Hundreds of Filipino teachers in Baltimore face crucial visa deadlines, and the school district is scrambling to seek renewals — and to show the federal government that they're still needed despite a growing pool of U.S. teaching applicants.
Anxiety has been building among Filipino teachers since March, when 15 were denied U.S. citizenship, school officials said. More than 25 teachers faced a May 31 deadline to file for renewals of their work visas, and 110 teachers face a June 30 deadline.
Baltimore schools CEO Andrés Alonso said he is "personally committed to doing everything I can for my Filipino teachers within the context of the law," but the district has limitations. In addition to being ill-prepared to help teachers through their filing process, the district is facing more stringent immigration standards, he said.
"This has been unbelievably complex," Alonso said. "It's a critical issue and a high-volume issue because there are hundreds of teachers who this affects. It has been a messy process."
School officials said that about 200 teachers — dozens of whom will likely have to return to the Philippines before September — must seek U.S. citizenship this year because they have run out of renewal options for work visas.
The Filipino Educators in Maryland, which represents the city's roughly 600 Filipino teachers, said in a statement that it was "actively working with Baltimore City schools and the [Baltimore Teachers Union] to seek a successful resolution to the current immigration issue."
"As an organization that is comprised entirely of Filipino educators, we certainly feel a great sense of urgency that this issue is resolved quickly and appropriately, so that our members can continue to positively impact the thousands of Baltimore City children that we work with on a daily basis," said Anthony Japzon, president of the Filipino Educators in Maryland.
The majority of the teachers in question represent a group who came to Baltimore between 2005 and 2007, when the city and districts across the nation began recruiting international educators to fill vacancies in subject areas such as science, math and special education. At the time, the district didn't have enough qualified teachers to fill the positions.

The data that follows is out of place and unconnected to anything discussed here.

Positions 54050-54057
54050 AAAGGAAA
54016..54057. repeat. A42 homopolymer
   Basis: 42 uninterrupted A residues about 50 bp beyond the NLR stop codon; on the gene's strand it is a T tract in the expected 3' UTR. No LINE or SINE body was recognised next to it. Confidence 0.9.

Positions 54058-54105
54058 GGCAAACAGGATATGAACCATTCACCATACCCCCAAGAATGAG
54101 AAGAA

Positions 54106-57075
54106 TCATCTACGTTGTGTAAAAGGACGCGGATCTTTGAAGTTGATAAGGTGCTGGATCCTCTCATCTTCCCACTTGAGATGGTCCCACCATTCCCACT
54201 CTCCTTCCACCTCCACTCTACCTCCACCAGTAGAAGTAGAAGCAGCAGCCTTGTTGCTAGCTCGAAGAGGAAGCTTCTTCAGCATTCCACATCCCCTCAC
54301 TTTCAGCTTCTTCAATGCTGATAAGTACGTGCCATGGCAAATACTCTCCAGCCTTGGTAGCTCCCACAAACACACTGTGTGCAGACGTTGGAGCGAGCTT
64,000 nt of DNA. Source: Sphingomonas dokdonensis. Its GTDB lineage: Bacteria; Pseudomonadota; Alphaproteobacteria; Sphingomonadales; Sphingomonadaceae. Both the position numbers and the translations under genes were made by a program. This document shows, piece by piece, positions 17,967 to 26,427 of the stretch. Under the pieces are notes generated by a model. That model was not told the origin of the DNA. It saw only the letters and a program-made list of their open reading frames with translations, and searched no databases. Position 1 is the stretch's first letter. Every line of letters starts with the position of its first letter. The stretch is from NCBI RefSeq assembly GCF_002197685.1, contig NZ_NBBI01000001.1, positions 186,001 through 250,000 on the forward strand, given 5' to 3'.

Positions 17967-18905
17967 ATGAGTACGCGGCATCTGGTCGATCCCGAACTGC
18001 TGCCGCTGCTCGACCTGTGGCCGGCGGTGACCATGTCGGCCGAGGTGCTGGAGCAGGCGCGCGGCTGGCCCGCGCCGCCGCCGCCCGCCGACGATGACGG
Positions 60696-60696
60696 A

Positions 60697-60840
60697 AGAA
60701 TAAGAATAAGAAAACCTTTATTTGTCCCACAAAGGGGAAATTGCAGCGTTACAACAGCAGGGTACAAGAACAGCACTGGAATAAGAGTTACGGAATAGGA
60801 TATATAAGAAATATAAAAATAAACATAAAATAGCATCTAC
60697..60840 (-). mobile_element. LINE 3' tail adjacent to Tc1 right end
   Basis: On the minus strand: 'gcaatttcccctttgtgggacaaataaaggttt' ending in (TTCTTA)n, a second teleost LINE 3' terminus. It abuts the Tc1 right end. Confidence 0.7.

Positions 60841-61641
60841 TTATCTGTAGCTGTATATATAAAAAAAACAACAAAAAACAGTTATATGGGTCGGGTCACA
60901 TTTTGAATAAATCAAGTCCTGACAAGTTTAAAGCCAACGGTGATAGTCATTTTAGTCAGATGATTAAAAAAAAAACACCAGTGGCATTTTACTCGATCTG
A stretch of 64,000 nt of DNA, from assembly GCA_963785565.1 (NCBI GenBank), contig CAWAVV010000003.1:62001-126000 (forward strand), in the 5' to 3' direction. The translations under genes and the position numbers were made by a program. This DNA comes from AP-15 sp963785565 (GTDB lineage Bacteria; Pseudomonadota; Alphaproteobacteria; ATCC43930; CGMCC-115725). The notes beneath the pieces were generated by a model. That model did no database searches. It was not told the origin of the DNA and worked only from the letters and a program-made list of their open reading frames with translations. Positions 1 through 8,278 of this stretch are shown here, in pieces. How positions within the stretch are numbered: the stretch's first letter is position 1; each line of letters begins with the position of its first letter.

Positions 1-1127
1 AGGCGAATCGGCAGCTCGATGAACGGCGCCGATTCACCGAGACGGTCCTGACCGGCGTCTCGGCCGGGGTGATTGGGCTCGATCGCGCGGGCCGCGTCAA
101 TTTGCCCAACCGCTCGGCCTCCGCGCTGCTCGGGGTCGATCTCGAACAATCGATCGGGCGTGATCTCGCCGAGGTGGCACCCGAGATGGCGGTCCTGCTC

The teachers, who left their families and jobs and paid thousands of dollars to come to the district, were brought over on H1-B visas, which can be renewed once, but not for more than six years total.
In 2005, the district was facing 200 vacancies. Now, school officials said they face a new challenge.
"We're in a tough position now because we're currently operating with more applicants than we have positions," said Tisha Edwards, chief of staff for the school system. "Initially, there was a great need for these teachers. Six years later, the economic conditions of the district and the job climate have changed dramatically."
For the past three years, Baltimore has carried at least 100 surplus teachers — certified teachers without permanent placements. The district uses them in classroom support, administrative and substitute positions. While the school system doesn't know how many surplus teachers it will have this year, about 700 teachers attended a May 25 job fair seeking open positions at city schools.
The city's surplus teachers pool puts it in a predicament, said Andres Benach, an immigration attorney at Duane Morris LLC in Washington.
"The Department of Labor is not going to make it any easier when you have large numbers of unemployed people," Benach said. "It's going to be hard for them to show that they need these Filipino workers."
According to the department's website, the law requires that before applying for H-1B status for a worker, the school system must prove that it took good-faith steps to recruit U.S. workers for the same job at the same wage. It also stipulates that the district would have to offer a job to any U.S. worker who applies and is as qualified as the H-1B worker.